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ANTHONY BROOKS, host:

This is TALK OF THE NATION. I'm Anthony Brooks in Washington.

There are more than 2 million people in prisons across the United States, the largest prison population in the world. In the wake of 9/11, this has terrorism experts wondering, with so many people incarcerated, are prisons fertile recruiting grounds for terrorists? And if so, what can be done?

One thing federal prison officials have been doing is quietly purging their chapel libraries of religious books and materials that might advocate violence or possibly radicalize their inmates. That prompted howls of protest from some inmates who said the order violated their right to practice their own religion. So the Bureau of Prisons has relented and says it will return many of the materials, except those it deems inappropriate.

What's going on here? Should we be worried about religious radicals in American prisons? If you work as a chaplain in the prison system or were an inmate or know someone who was, give us a call.

Our number here in Washington is 800-989-8255, that's 800-989-TALK. If you practice your religion in prison, we'd like to hear from you. Our e-mail address is talk@npr.org. And you can also comment on our blog, it's at npr.org/blogofthenation.

Later in the program, NPR's political junkie Ken Rudin will be here to answer your questions about politics, the New Hampshire primary race and the latest on Senator Larry Craig.

But first, religious radicalism and American prisons.

We're joined now by Dr. Gregory Saathoff, the executive director of the Critical Incident Analysis Group at the University of Virginia. Last year, he co-authored a report called "Out of the Shadows: Getting Ahead of Prisoner Radicalization." And he joins us from a studio in the University of Virginia campus.

And, Dr. Saathoff, thanks for joining us.

Dr. GREGORY SAATHOFF (Executive Director, Critical Incident Analysis Group, University of Virginia; Co-author, "Out of the Shadows: Getting Ahead of Prisoner Radicalization"): Thanks for having me.

BROOKS: Now, your report didn't focus exclusively on Islamic radicalism in American prisons, but it was a big focus, correct?

Dr. SAATHOFF: That's right.

BROOKS: Yeah. Tell us about it. What were the findings? How big a risk is this according to the work that you did?

Dr. SAATHOFF: Well, our findings are that - first, radicalization is neither unique to Islam or a recent phenomenon. And that, particularly, when we are speaking about Islam, that jailhouse Islam incorporates violent prison culture into religious practice and, therefore, shouldn't be seen as being identical or even oftentimes close to the practice of Islam that we see in society. We do know through our review that there is certainly an inadequate number of Muslim religious service providers. And also, that there are significant resource limitations that hinder efforts to identify and combat prison radicalization.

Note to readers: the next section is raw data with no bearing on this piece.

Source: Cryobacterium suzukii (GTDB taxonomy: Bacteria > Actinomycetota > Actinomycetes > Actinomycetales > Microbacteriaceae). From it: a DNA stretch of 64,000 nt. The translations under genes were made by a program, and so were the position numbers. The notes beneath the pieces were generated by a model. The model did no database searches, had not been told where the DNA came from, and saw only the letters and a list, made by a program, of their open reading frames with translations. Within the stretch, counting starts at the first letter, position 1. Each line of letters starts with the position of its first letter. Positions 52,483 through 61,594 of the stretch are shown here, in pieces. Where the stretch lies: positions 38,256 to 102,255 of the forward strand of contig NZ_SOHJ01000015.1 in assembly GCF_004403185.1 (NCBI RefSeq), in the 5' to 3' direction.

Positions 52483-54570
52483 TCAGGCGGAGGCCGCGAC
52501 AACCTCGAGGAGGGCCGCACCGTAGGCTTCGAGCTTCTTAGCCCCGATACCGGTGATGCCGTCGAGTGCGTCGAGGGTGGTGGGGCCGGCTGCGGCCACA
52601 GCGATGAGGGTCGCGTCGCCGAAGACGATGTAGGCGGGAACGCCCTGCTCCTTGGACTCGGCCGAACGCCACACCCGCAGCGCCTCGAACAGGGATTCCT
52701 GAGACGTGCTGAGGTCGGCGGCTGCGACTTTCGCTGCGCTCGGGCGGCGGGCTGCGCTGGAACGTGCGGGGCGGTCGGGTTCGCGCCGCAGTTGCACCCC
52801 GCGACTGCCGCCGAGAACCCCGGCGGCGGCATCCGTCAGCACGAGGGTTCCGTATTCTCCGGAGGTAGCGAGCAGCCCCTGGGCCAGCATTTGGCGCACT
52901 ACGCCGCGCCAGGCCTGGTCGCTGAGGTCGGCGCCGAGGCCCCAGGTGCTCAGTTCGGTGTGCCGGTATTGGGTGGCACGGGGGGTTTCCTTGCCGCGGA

BROOKS: The report…

Dr. SAATHOFF: But…

BROOKS: Yeah, go ahead - sorry.

Dr. SAATHOFF: I guess the most important thing is that we don't know what we don't know, and that there really is, at this time, insufficient information to quantify the threat.

BROOKS: Yeah. And I guess that's a key point here talking about that issue of insufficient information. I guess we have to be careful here and not to be too alarmist about this. I mean, take action, be cautious, but, as you say, we don't really know how big this threat is.

Dr. SAATHOFF: That's absolutely right.

BROOKS: So what has to happen to get to that point where we can quantify the threat?

Dr. SAATHOFF: Well, the recommendations of our report were that we need to objectively assess the risk posed by radical religious groups. And in order to do that, we need to also identify steps to ensure the effective provision of religious services. Oftentimes, there's a void, particularly in Islam, when it comes to the provision of services. It's certainly going to be important to identify steps to reintegrate former inmates into larger society when they're released, and also to identify broader areas of dialogue with the Muslim community in order to facilitate understanding.

BROOKS: 1-800-989-8255 is the number to call. We're talking about the possibility of radicalizing prisoners and prisons as a fertile recruiting ground for terrorism in the United States. Give us your call. Let us know what you think, especially if you had an experience with the federal prison system.

Gregory Saathoff, the report refers to a number of publicized connections between former prisoners and terrorism. One example was Richard Reid, who was apprehended attempting to detonate a shoe bomb on a U.S. commercial flight in 2001, and he was believed to have converted to radical Islam while in prison in Great Britain. There were other cases, too. Can you go through one or two of those?

Dr. SAATHOFF: Sure. Well, certainly, one of the most famous is that of Sheikh Omar Abdel-Rahman, he was the emir of Egypt's Al-Gama'a al-Islamiya group. And he was the cleric, actually, who plotted to bomb the New York City World Trade Center in 1993. He's been sentenced to a life term within the Federal Bureau of Prisons and certainly is an example of a threat because he headed a group who also have been incarcerated in the Federal Bureau of Prisons.

BROOKS: Right. Okay. And there were a couple of others.

I want to bring in Laurie Goodstein. She's a correspondent with The New York Times - oh, sorry, Laurie Goodstein, correspondent with The New York Times. And she joins us from New York.

Laurie, thanks for joining us, and welcome back to the show.

Ms. LAURIE GOODSTEIN (Correspondent, The New York Times; author, "Prisons Purging Books on Faith From Libraries"): Thank you.